PEOPLE v. CHAPMAN

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Court of Appeal, Second District, Division 3, California.

The PEOPLE, Plaintiff and Respondent, v. Lamar CHAPMAN, Defendant and Appellant.

Crim. No. B070828.

Decided: May 26, 1994

Marcia C. Levine, Truckee, under appointment by the Court of Appeal, for defendant and appellant. Daniel E. Lungren, Atty. Gen., George Williamson, Chief Asst. Atty. Gen., Carol Wendelin Pollack, Asst. Atty. Gen., Robert Carl Schneider and Robert Renner, Deputy Attys. Gen., for plaintiff and respondent.

Defendant and appellant, Lamar Chapman, appeals the judgment entered following his conviction by jury of possession for sale of phencyclidine (PCP) or any analog or precursor thereof.  (Health & Saf.Code, § 11378.5); 1  transportation of PCP or a precursor thereof (§ 11379.5, subd. (a));  and driving recklessly to evade arrest (Veh.Code, § 2800.2).   The Health and Safety Code violations each contained enhancing allegations that the quantity of substance involved exceeded 25 pounds by weight (§ 11370.4, subd. (b)) which were found to be true by the jury.   The appellant also admitted to having previously been convicted of four prior felonies within the meaning of Penal Code section 667.5, subdivision (b) and three prior felonies within the meaning of section 11370.2.

The trial court denied probation and sentenced appellant to the high term of five years on the charge of possession for sale of PCP (§ 11378.5) plus ten years for the quantity enhancement (§ 11370.4, subd. (b)), with a consecutive sentence of eight months on the charge of evading an officer (Veh.Code, § 2800.2), together with thirteen years for the prior convictions, for a total of twenty-eight years, eight months in state prison.   The sentence on the charge of transportation of PCP (§ 11379.5, subd. (a)) was stayed pursuant to Penal Code section 654.

Defendant appeals from that part of the judgment imposing the ten-year quantity enhancement contending that the provisions of section 11370.4, subdivision (b), do not apply to a precursor of PCP.

Appellant also contends in a supplemental brief that the instruction to the jury defining reasonable doubt as embodied in CALJIC No. 2.90 deprived him of due process and a fair trial because it is misleading and lightened the prosecution's burden of proof.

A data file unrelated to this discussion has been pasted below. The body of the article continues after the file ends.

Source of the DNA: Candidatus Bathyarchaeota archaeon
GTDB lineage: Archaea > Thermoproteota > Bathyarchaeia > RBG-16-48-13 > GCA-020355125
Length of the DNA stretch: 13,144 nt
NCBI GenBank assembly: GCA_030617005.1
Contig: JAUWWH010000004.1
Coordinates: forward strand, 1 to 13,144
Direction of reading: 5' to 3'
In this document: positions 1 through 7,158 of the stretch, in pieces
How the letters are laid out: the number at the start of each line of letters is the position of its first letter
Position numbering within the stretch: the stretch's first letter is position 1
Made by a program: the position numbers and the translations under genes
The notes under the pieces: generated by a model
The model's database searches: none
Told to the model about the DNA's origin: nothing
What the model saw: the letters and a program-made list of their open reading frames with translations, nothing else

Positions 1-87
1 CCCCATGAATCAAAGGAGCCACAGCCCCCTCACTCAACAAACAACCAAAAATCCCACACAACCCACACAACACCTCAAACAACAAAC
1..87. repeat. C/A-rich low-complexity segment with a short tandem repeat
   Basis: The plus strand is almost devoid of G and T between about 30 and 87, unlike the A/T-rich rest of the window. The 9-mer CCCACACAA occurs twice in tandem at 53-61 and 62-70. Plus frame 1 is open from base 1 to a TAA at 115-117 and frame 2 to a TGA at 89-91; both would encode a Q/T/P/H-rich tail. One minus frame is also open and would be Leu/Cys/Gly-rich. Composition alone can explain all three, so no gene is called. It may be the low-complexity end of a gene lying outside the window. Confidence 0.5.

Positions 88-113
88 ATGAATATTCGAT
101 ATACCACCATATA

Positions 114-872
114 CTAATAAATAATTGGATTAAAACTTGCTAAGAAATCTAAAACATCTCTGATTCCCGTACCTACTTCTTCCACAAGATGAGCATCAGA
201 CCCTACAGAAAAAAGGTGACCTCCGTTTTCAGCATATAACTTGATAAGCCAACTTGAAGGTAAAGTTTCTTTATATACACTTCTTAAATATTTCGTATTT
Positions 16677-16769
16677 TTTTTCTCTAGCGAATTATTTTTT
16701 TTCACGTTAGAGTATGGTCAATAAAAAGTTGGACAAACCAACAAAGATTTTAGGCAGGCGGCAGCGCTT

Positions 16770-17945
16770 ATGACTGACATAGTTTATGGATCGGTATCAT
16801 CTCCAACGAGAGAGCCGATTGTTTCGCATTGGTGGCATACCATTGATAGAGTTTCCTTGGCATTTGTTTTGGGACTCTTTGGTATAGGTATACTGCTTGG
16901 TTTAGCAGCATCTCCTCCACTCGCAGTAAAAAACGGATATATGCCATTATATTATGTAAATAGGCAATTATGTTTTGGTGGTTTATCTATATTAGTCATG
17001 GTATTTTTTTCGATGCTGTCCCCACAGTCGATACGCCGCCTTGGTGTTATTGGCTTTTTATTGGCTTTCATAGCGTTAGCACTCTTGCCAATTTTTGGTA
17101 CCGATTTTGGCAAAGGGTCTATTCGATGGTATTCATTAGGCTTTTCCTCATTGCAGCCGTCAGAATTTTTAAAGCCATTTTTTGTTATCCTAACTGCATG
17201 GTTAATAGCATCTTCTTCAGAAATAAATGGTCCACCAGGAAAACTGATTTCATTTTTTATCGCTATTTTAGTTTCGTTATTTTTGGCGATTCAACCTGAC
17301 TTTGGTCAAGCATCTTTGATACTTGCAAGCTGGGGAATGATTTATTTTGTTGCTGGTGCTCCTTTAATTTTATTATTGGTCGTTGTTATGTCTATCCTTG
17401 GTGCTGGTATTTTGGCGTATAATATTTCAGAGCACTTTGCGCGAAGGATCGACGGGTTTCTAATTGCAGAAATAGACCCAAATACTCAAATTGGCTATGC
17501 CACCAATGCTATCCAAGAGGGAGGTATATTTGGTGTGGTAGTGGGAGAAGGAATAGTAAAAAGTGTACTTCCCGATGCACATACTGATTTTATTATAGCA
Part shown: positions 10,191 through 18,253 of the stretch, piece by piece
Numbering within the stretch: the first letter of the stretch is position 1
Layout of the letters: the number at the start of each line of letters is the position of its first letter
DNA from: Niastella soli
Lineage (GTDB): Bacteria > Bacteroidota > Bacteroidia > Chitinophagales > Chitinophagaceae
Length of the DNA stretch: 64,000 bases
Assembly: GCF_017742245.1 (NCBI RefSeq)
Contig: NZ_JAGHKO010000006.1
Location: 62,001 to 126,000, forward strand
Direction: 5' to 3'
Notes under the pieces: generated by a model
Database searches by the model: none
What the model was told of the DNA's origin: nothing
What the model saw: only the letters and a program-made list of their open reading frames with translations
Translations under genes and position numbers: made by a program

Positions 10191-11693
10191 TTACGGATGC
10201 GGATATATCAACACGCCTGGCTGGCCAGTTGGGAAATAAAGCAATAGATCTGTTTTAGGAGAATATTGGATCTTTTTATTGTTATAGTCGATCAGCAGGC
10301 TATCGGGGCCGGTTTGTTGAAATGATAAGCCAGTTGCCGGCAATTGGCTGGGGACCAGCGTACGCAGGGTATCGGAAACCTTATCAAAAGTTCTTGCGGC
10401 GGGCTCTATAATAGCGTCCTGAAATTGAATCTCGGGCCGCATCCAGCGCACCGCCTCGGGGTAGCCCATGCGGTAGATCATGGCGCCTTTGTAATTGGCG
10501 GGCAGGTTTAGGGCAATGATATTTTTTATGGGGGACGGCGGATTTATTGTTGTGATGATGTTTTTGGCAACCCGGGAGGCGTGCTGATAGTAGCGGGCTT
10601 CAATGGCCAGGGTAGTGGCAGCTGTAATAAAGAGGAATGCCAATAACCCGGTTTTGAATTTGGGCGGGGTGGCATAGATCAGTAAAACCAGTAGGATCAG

Because we have concluded that the trial court properly interpreted section 11370.4, subdivision (b), and that the claimed instructional error is without merit, the judgment is affirmed.

FACTUAL AND PROCEDURAL BACKGROUND

There is no dispute as to the facts of this case.

Just before midnight on January 15, 1991, Deputy John Mundell of the Los Angeles County Sheriff's Department spotted a white car and a blue van exiting the northbound I–5 freeway and parking side by side at a McDonald's restaurant.   The white car had no license plates and was stopped by Deputy Mundell after it left the parking lot.   Since he knew that narcotics were often transported in tandem, with the extra vehicle serving as a decoy, he had already called for a back-up unit.

Deputy Gregory Laval and his partner arrived in response to the call and undertook to follow the van when it left the parking lot.   After the van went through a stop sign, they pulled it over.   As Deputy Laval was approaching the van on foot, it quickly took off, entering the I–5 freeway heading south.   After a pursuit of nearly 50 miles at speeds of up to 115 miles an hour, the van struck a concrete guardrail and flipped end-over-end into the brush.   Appellant and his companion were arrested while attempting to escape on foot.

The van contained all the material necessary for the manufacture of a significant amount of PCP.   This included nine gallon-sized bags of piperidineocyclohexanone carbonitrite (PCC), with a total weight of approximately 130 to 135 pounds, three-fourths of a gallon of hydrochloric acid, a half pound of iodine, five bags of magnesium, four five-gallon cans of petroleum ether, eight five-gallon cans of ethyl ether, five gallons of bromobenzene, four one-gallon jugs of water, and a can of Red Devil lye, as well as seven unused 32 gallon plastic trash cans, gloves, a glass pyrex dish, and a baster with a yellow bulb on the end.